That is the title of this excellent essay by Viktor Vanberg and the late James Buchanan, which was recently reprinted in Daniel Hausman, editor, The Philosophy of Economics, Cambridge U Press (2008), pp. 378-398. Here is a picture of the book in which the essay appears:
In brief, Vanberg and Buchanan argue against equilibrium analysis and highlight the role of choice and creativity in markets. Here, for example, is one of our favorites sentences from their paper:
“The market economy, as an aggregation, neither maximizes nor minimizes anything. It simply allows participants to pursue that which they value … within the constraints of general ‘rules of the game’ that allow, and provide incentives for, individuals to try out new ways of doing things. There simply is no ‘external,’ independently defined objective against which the results of market processes can be evaluated.”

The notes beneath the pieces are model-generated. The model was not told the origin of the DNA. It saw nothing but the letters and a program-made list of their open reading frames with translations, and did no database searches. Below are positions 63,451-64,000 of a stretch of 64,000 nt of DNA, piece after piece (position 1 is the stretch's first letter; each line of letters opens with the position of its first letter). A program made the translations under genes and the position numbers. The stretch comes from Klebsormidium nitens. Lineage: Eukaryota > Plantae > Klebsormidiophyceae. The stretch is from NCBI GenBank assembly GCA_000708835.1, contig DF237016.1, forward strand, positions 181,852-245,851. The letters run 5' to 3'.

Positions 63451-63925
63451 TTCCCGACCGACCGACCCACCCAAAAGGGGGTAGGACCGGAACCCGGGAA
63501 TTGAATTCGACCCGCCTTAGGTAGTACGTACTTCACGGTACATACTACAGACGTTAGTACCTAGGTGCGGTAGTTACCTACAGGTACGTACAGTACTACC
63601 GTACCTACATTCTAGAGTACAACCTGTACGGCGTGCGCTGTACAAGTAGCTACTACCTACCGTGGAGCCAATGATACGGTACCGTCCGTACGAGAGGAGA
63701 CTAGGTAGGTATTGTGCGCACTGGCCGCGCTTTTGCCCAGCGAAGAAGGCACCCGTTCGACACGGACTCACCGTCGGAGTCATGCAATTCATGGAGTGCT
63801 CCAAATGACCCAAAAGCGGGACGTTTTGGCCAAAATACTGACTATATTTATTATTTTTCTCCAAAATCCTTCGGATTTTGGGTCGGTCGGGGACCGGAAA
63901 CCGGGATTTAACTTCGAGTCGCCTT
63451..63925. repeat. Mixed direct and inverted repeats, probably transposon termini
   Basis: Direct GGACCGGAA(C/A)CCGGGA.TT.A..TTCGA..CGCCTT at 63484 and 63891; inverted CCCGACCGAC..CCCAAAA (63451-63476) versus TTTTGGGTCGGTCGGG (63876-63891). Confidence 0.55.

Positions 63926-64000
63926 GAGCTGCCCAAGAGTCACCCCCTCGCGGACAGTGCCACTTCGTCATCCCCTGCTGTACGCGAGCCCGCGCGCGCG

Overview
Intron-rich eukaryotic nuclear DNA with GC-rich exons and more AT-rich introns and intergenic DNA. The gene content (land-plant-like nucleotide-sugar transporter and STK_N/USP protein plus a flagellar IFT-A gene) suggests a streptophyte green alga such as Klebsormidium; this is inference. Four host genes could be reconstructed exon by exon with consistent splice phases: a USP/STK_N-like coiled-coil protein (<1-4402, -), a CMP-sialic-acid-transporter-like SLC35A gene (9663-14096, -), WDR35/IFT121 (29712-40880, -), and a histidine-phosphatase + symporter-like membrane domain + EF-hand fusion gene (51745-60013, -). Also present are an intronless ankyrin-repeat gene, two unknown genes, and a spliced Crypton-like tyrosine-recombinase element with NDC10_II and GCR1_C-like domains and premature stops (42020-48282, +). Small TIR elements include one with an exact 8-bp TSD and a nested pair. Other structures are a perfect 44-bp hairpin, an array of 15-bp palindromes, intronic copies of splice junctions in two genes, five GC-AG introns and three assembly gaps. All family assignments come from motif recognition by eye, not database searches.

In other words, standard econ concepts such as “general equilibrium” and “perfect competition” are not only nonsense — non-existent and imaginary entities like the luminiferous aether in Newtonian physics — such notions also neglect the critical role of creativity and human choice in our lives. In addition, we appreciate Vanberg and Buchanan’s emphasis on the role of the ‘rules of the game’ in their creative conception of markets. Rules are a necessary condition for the process of exchange; simply put, without rules there are no markets. Ideally, then, such rules should be designed to encourage positive-sum exchanges and entrepreneurial risk-taking, while penalizing theft and other forms of banditry.